In the second approach, the resonator of the signal source is directly connected to the qubit through a capacitive coupling. The coupling capacitance is chosen to be the same as that between the waveguide and the qubit in the first approach. The resonator and the qubit are tuned on resonance when performing the gate operation and tuned far off-resonance when idle. To simulate the single qubit gate, we consider the Jaynes-Cummings Hamiltonian

$$\hat{H}=\frac{{\omega }_{q}}{2}{\hat{\sigma }}_{z}+{\omega }_{r}{\hat{a}}^{{{{\dagger}}} }\hat{a}+g\left({\hat{a}}^{{{{\dagger}}} }{\hat{\sigma }}_{-}+\hat{a}{\hat{\sigma }}_{+}\right),$$

(10)

where \(\hat{a}\) (\({\hat{a}}^{{{{\dagger}}} }\)) is the annihilation (creation) operator of the resonator mode, and \(\hat{\sigma }\) is the Pauli operator of the qubit mode; *ω*_{q} and *ω*_{r} are the frequency of the qubit and resonator of the cryogenic signal source, respectively; *g* is the coupling strength between the qubit and the resonator. Since the coupling strengths Γ_{ext} and *g* in the two approaches are both determined by the coupling capacitance *C*_{c}, it is intuitive to compare the Rabi rates of the two approaches under the same coupling capacitance. According to a simple capacitive coupling model, the relations between the two coupling strengths and the coupling capacitance can be expressed as

$${C}_{c} =\sqrt{\frac{{C}_{q}{\Gamma }_{ext}}{{\omega }_{q}^{2}{Z}_{0}}},\\ g =\frac{{C}_{c}}{2{C}_{q}{C}_{r}}\sqrt{\frac{1}{{Z}_{r}{Z}_{q}}},$$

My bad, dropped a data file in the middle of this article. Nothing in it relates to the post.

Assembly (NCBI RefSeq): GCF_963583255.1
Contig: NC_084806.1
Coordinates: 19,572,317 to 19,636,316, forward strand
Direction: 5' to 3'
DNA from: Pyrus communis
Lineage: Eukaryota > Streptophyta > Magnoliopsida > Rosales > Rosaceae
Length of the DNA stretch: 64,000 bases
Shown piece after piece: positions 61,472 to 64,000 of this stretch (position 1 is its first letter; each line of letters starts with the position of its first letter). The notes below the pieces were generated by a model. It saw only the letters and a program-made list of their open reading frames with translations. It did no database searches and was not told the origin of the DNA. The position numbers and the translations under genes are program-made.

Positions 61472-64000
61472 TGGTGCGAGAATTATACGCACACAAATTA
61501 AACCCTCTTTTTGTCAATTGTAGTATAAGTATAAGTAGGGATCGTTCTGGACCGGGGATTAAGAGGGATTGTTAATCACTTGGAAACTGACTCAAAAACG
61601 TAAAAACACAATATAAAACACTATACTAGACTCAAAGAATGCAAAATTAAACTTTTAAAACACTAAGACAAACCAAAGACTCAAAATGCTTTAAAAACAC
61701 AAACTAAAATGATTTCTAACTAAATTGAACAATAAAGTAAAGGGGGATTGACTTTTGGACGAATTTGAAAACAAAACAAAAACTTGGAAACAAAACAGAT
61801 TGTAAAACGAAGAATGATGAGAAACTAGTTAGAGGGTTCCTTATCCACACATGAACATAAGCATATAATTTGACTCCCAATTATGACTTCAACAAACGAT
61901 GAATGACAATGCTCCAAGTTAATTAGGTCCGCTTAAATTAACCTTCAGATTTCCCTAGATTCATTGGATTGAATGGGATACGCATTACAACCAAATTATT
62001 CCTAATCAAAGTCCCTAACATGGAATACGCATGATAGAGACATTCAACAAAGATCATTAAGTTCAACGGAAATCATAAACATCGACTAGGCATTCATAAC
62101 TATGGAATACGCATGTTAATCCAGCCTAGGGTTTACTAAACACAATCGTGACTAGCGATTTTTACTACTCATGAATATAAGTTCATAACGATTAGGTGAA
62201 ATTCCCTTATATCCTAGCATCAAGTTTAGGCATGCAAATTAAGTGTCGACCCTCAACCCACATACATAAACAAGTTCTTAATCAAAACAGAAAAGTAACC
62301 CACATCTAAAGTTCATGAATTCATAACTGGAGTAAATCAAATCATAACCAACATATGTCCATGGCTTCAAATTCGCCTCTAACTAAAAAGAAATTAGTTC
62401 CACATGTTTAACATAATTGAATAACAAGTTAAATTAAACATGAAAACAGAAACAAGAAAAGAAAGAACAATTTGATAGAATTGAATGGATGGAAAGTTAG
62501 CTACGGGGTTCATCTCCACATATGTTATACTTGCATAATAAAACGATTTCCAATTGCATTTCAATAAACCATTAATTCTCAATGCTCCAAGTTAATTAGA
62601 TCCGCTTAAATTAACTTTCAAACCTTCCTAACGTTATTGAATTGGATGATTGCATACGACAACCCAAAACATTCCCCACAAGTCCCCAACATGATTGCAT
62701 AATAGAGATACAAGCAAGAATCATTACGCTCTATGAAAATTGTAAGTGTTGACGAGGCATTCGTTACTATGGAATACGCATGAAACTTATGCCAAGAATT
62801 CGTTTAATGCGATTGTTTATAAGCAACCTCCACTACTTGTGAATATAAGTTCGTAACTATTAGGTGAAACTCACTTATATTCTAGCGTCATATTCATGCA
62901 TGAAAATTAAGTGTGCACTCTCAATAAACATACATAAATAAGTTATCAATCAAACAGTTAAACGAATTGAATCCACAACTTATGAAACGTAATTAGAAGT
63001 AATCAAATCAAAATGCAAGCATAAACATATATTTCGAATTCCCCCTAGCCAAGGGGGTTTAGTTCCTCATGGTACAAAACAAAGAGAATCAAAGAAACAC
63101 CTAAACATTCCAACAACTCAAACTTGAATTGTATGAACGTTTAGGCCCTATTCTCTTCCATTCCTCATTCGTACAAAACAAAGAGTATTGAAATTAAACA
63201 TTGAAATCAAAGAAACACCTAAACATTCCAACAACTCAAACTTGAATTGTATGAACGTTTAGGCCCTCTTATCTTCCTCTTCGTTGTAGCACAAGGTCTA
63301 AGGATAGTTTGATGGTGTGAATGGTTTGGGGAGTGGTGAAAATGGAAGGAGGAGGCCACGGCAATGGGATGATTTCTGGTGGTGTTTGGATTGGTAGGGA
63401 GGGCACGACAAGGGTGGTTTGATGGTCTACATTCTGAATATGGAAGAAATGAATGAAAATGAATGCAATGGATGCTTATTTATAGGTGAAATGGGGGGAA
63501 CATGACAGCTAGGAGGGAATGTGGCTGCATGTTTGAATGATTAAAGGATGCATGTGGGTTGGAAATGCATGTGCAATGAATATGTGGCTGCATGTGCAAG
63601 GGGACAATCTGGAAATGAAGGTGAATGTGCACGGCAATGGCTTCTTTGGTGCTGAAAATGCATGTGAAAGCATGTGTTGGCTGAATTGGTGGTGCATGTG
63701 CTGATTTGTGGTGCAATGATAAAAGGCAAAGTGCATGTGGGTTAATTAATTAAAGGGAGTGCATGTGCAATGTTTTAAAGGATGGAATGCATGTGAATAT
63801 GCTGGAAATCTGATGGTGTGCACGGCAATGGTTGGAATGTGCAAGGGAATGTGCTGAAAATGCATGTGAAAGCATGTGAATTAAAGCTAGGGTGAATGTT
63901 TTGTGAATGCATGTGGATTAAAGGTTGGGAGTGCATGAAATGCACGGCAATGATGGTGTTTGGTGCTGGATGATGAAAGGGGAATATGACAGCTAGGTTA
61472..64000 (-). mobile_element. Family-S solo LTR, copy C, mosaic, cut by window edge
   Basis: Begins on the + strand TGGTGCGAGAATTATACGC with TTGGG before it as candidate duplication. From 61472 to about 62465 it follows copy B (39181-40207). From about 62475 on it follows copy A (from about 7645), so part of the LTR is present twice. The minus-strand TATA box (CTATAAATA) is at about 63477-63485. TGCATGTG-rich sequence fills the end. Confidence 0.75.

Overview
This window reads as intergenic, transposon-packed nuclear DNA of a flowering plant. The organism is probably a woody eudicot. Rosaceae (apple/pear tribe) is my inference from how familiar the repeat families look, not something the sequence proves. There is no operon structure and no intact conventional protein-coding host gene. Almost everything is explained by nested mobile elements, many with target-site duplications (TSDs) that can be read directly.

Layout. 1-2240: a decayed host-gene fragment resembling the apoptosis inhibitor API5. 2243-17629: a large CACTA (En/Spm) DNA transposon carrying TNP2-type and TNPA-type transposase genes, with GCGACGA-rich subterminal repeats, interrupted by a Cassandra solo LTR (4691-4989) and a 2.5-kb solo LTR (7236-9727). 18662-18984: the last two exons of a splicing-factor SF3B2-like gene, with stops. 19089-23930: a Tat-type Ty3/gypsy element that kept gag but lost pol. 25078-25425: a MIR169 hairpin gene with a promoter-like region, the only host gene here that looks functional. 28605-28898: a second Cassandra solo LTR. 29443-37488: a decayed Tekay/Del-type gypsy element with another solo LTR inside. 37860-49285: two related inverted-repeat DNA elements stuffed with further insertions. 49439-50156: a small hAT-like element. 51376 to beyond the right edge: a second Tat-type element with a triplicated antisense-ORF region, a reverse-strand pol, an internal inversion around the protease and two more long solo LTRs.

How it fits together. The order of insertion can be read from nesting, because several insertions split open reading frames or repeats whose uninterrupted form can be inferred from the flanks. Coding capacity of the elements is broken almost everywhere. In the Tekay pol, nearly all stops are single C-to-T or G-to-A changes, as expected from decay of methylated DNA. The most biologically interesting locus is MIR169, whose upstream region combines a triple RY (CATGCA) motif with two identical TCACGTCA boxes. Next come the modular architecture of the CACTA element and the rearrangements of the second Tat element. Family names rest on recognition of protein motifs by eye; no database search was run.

(11)

where *C*_{q} and *C*_{r} are the capacitance of the qubit and the resonator; *Z*_{0}, *Z*_{q}, and *Z*_{r} are the characteristic impedances of the open waveguide, the qubit, and the resonator. With a common qubit parameter setting *ω*_{q} = 6GHz, *E*_{c} = 220MHz, the coupling strength Γ_{ext} = 1000 corresponds to the coupling capacitance *C*_{c} = 35aF. Therefore, the coupling strength in the second approach can be determined as *g* = 0.49MHz. By considering the coherent states of different photon numbers in the resonator, the simulation results of the related Rabi rate are shown in Supplementary Fig. 11 with the pink line. In this approach, the Rabi rate is much faster than the conventional method with the same photon number. The pink triangle and square indicate the Rabi rates 30.8MHz and 8.23MHz corresponding to the maximum photon number experimentally generated in the resonator 1017 and 71 when the flux drive signal of the cryogenic microwave source is delivered through the coaxial cables or twisted-pair wires. By optimizing the twist pitch length of the pair of wires and thus their bandwidth^{30}, the maximum achieved photon number is estimated to be 662, leading to the optimized Rabi rate of 24.9MHz, as shown with the pink diamond in Supplementary Fig. 11.